Last edited by detective; February 3rd, 2013 at 06:09 PM.
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  5. #19
    Member Array WINTEJER000's Avatar
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    If it shoots nicely, and without fail i'll cary it no worries, oh and no black powder, too much smoke
    “But now,” he said, “take your money and a traveler’s bag. And if you don’t have a sword, sell your cloak and buy one!” Luke 22:36 (NLT)

  6. #20
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    The only concern I'd have is that firing pin on the hammer. Heard horror stories of those
    guns going off if dropped with the hammer over a round in the cylinder. Made a five shot
    out of a six shooter with the hammer down on an empty cylinder.

    One ( just one ) of my regrets is having inherited two old Iver-Johnsons ( Owls Head ),
    a blued .32 and a nickel plated .36 get away from me. A Chief aboard ship wanted an
    HD gun for his wife while we were away and I sold the .36 hammer-less to him. I think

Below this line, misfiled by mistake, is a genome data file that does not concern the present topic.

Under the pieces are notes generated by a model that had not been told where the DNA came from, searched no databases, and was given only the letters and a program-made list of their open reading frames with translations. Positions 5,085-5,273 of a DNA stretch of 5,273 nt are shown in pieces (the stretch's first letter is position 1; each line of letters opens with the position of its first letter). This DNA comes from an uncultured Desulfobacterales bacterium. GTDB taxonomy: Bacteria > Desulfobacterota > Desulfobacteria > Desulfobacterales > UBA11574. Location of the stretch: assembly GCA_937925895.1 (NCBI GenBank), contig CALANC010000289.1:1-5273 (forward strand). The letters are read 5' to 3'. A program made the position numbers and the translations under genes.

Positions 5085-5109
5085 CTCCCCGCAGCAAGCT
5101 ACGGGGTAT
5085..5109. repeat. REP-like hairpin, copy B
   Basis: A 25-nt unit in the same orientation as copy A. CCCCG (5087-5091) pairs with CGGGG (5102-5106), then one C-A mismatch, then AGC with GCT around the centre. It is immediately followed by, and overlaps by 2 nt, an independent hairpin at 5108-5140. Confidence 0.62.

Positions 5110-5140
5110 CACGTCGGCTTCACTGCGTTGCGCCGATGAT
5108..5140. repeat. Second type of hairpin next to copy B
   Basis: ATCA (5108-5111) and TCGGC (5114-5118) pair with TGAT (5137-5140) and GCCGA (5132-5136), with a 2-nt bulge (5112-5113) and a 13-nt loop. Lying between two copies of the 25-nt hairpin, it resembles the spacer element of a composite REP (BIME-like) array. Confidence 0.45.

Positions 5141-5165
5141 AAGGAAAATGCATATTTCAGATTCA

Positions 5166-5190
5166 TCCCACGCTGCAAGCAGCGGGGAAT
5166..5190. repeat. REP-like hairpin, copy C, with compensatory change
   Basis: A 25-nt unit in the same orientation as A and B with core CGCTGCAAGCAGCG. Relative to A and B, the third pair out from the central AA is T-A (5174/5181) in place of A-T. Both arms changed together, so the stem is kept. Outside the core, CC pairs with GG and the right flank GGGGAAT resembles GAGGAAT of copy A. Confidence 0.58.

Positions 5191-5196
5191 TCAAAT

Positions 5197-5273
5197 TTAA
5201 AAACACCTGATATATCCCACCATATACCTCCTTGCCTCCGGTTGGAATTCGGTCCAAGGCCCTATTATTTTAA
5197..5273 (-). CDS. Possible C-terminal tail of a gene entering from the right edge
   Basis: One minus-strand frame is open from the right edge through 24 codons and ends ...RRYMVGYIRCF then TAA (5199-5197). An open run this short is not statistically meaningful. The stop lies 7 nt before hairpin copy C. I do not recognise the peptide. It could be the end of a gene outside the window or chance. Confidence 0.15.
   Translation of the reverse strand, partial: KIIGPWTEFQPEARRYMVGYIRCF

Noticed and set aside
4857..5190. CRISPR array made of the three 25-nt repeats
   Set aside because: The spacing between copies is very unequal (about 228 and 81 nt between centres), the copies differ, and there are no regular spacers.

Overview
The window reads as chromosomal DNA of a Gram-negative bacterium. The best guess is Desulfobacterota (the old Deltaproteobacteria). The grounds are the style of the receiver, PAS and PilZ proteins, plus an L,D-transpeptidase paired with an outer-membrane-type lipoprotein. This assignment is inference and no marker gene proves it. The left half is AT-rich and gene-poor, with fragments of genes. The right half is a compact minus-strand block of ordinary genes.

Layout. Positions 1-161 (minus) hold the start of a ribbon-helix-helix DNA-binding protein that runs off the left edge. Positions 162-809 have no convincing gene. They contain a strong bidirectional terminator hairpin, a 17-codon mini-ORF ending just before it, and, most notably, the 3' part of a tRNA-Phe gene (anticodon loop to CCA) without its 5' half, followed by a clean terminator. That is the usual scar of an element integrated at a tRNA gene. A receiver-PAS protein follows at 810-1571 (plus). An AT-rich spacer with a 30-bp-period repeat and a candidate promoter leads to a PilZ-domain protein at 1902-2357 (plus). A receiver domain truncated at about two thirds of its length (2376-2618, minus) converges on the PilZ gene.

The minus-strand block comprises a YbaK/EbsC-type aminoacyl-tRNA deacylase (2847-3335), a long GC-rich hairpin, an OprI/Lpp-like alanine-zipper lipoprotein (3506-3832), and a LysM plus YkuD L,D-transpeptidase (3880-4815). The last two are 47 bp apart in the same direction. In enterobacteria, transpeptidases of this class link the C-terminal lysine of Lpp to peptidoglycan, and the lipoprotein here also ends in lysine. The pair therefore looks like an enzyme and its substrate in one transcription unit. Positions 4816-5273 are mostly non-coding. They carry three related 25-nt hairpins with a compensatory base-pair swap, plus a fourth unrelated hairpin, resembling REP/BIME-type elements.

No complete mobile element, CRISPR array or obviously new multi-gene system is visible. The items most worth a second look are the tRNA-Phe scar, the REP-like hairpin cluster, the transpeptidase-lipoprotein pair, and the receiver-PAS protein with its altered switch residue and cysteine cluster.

I got $25 for it. Too old to remember what happened to the .32. They both came out
    of Gramp-paws saloon and I can imagine there were some tales that went with them.

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  7. #21
    VIP Member Array pogo2's Avatar
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    Barrel length and grip design

    One of the two guns you show is a 4 inch S&W model 19 with large target grips. You could carry this concealed, but it would be a lot easier with the same gun in 2.5 inch barrel and round butt grips, as shown below. The 4 inch barrel and large size grips are harder to conceal. I have often carried the snubby model 19 below, and it is easy to conceal because of its short, rounded contours.

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  8. #22
    Senior Member Array GentlemanJim's Avatar
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    Quote Originally Posted by DSRTEAGLE357 View Post
    Would you feel comfortable carrying these??
    You are just showing off.

    Jim

  9. #23